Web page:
Buying Liabilities Before Assets
There are many ways to look at this point – buying liabilities before assets. For argument’s sake, I’ll take the stand that contributing to your asset sheet before you engage in other consumer spending/debt is the better choice.
Learning to buy assets that pay dividends can be a bit daunting to the novice. I vividly remember when I heard Jim Rohn say, “Profits are better than wages.” As a novice, I could barely understand what that meant. “Yea, but how do you do that when you have no money?” I asked myself over and over again.
After accepting my financial ignorance, I determined to do something about my “0” financial IQ, I picked and began reading financial books, many of them. After a lot of reading, I realize that there are several ways to create multiple income streams, even when your paycheck is your only income source.
To begin with, you must “pay yourself first.” That means, put 10% – 15% of your income into your Roth IRA. If you don’t know how to do this, you’ve got some homework to do. It’s not that difficult, but the most important thing is that you must understand it before you begin. So start reading and learning how to save money.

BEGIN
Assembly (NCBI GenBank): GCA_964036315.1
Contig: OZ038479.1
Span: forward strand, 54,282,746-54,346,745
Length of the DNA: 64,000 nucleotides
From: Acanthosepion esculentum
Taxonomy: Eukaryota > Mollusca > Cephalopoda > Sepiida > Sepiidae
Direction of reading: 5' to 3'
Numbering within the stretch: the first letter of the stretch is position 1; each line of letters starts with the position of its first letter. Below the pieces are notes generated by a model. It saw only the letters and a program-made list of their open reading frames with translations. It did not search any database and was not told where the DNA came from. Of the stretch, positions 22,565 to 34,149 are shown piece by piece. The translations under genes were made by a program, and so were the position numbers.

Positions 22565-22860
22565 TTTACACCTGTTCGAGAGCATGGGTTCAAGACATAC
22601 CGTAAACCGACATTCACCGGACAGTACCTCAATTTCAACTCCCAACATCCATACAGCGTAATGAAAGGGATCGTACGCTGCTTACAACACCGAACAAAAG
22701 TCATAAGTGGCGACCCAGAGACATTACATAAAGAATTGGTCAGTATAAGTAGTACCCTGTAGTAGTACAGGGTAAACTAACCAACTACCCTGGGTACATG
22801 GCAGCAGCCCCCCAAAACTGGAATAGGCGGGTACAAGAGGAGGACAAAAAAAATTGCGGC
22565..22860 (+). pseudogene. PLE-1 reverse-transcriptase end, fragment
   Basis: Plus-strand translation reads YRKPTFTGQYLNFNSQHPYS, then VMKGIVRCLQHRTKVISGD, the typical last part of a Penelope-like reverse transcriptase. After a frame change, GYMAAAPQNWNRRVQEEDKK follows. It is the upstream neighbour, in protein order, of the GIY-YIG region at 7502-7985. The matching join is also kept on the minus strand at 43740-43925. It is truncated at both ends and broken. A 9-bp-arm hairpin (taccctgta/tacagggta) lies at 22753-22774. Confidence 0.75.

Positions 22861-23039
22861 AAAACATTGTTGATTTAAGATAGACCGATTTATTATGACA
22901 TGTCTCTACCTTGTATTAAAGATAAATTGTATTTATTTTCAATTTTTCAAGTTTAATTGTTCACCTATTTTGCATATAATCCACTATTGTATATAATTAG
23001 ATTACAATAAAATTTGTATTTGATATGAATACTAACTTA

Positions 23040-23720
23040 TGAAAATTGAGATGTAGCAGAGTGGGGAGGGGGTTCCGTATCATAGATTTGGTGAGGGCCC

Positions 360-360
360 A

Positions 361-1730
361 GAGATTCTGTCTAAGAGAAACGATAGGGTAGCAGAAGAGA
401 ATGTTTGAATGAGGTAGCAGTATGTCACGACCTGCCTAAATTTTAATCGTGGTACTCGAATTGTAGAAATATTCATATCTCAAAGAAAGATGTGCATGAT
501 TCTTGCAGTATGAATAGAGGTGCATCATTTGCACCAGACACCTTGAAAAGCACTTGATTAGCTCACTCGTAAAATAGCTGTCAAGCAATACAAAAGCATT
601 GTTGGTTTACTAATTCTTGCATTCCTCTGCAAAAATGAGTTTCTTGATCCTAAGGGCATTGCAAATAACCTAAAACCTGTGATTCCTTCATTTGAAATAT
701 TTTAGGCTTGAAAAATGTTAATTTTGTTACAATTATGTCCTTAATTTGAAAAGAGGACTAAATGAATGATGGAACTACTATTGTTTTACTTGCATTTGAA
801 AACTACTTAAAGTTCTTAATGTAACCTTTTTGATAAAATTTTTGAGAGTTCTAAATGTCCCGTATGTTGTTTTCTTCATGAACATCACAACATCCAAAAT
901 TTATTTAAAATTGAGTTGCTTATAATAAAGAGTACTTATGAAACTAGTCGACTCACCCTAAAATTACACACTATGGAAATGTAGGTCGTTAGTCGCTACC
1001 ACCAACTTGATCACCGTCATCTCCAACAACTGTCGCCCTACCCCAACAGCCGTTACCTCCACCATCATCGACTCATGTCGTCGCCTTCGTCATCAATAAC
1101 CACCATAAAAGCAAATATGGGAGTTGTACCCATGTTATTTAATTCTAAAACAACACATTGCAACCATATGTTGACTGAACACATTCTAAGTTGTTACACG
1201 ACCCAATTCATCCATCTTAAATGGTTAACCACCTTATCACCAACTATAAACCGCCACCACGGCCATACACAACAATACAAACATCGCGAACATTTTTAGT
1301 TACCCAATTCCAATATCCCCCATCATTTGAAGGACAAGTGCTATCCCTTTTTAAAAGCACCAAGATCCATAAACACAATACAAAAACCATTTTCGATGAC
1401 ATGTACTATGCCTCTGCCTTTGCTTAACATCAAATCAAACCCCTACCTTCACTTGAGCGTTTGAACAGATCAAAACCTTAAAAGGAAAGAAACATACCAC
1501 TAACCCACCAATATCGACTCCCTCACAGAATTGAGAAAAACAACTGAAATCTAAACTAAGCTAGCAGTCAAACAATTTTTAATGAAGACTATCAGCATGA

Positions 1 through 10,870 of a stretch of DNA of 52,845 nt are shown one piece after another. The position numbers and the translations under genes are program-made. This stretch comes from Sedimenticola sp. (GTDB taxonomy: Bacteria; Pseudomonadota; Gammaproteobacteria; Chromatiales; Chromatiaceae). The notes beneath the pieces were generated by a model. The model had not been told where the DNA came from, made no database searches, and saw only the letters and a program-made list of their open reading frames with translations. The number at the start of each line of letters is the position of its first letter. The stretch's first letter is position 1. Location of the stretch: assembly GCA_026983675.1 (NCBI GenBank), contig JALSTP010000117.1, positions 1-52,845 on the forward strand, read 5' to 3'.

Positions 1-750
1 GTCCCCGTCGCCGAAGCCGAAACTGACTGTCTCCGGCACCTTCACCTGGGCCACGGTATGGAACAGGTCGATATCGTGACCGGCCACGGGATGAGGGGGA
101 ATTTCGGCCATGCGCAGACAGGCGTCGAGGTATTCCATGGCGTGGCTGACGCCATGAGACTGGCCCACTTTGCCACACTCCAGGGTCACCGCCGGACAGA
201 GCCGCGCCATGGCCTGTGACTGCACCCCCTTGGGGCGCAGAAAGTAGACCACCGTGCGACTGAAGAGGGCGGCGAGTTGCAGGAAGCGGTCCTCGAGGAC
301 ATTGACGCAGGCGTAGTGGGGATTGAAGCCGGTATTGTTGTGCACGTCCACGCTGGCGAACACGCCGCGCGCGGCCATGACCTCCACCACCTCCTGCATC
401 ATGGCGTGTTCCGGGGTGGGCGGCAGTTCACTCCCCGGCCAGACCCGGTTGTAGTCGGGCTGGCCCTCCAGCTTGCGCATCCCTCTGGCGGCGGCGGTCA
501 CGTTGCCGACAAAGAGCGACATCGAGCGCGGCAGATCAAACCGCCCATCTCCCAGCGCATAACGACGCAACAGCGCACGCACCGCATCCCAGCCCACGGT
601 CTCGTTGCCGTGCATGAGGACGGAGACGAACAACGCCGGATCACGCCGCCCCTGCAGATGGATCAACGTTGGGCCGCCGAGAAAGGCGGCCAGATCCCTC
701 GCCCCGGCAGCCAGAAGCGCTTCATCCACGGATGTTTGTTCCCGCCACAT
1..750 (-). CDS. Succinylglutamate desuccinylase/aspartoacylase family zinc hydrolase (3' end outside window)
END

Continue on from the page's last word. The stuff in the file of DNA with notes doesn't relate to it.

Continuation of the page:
After you’ve set aside 10% – 15% of your income in your Roth IRA get a side hustle, a second job. Use the bulk of that to make other investments that pay dividends. Read, 5 Lessons a Millionaire Taught Me (outline here) by Richard Paul Evans. It will give you a clear picture of how to set priorities with your money.
Look for opportunities that pay profits and then save those profits. It could be starting a side business selling a product or a service online. Investing in real estate or opening a traditional mutual fund with someone like Schwab.com (this link will give you $100 to start) is a good way to begin. $100 will get you started. Ask around. There are always opportunities for those who are looking for them. And most people are willing to help when asked.
One of my brothers runs a real estate fund that only accepts $100,000+ investors. But for friends and family, he allows them in for as little as $5,000, and so far, these funds have paid 12% annually. I didn’t find out about this fund until his 4th fund and only when I asked if he knew of any other ways I could be investing. I’ve found that there are opportunities all around us, we just need to ask and be ready with saving, when they come about.
Read part I here >>